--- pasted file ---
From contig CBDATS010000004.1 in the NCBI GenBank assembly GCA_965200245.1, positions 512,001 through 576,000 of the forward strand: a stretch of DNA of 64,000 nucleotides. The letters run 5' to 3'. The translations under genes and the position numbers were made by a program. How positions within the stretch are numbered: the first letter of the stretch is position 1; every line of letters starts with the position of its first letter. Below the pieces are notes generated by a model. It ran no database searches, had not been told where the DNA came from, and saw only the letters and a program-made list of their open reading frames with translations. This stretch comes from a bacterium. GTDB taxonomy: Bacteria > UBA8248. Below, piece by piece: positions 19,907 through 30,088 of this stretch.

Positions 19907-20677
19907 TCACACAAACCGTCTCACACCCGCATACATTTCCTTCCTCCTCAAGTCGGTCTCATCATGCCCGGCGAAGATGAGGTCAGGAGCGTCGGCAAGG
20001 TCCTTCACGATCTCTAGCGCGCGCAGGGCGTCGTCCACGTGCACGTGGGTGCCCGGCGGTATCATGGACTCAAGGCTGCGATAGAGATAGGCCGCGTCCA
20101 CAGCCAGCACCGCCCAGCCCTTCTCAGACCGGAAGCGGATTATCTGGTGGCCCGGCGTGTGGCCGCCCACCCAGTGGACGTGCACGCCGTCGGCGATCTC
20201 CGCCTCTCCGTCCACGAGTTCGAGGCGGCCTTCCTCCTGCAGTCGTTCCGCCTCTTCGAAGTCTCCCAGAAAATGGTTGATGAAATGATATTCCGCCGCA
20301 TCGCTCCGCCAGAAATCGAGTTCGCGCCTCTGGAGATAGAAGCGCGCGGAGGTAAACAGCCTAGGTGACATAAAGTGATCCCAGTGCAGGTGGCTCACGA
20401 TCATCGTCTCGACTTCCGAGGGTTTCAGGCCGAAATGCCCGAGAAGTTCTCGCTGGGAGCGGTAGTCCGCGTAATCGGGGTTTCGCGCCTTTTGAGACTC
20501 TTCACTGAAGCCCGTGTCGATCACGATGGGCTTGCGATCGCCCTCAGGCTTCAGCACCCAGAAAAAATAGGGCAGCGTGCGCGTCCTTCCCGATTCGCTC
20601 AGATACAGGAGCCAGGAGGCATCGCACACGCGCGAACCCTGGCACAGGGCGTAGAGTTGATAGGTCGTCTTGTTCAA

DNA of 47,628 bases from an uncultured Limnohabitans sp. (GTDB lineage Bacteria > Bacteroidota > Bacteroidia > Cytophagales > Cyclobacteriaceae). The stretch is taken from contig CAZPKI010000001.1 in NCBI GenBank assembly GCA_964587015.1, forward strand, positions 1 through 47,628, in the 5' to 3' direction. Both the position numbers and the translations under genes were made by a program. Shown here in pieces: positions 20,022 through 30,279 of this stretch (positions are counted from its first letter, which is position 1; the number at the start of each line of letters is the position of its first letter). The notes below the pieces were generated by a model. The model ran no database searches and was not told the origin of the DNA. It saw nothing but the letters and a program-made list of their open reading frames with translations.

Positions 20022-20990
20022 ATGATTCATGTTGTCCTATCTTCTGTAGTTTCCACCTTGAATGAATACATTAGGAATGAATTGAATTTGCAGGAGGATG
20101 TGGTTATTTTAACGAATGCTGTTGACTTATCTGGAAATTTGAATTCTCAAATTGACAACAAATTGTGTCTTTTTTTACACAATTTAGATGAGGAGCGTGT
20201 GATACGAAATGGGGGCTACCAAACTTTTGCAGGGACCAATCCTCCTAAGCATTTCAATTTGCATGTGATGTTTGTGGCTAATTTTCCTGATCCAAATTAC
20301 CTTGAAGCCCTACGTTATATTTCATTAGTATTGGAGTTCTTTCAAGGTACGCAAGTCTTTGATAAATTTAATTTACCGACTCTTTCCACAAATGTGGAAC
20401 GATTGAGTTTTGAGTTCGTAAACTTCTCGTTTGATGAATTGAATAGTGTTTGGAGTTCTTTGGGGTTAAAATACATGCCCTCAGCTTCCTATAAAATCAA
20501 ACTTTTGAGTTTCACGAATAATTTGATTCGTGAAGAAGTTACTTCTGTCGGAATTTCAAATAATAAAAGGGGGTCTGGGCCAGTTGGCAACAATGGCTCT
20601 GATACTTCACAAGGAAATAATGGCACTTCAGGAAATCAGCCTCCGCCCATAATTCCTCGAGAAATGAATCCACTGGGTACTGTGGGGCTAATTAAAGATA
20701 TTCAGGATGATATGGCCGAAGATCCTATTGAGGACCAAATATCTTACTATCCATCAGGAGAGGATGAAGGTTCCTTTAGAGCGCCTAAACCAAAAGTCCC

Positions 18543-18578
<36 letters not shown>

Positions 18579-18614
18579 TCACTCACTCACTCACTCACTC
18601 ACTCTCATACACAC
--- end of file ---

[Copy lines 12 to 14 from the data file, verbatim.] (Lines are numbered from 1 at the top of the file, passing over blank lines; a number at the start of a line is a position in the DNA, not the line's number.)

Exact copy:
Positions 20022-20990
20022 ATGATTCATGTTGTCCTATCTTCTGTAGTTTCCACCTTGAATGAATACATTAGGAATGAATTGAATTTGCAGGAGGATG
20101 TGGTTATTTTAACGAATGCTGTTGACTTATCTGGAAATTTGAATTCTCAAATTGACAACAAATTGTGTCTTTTTTTACACAATTTAGATGAGGAGCGTGT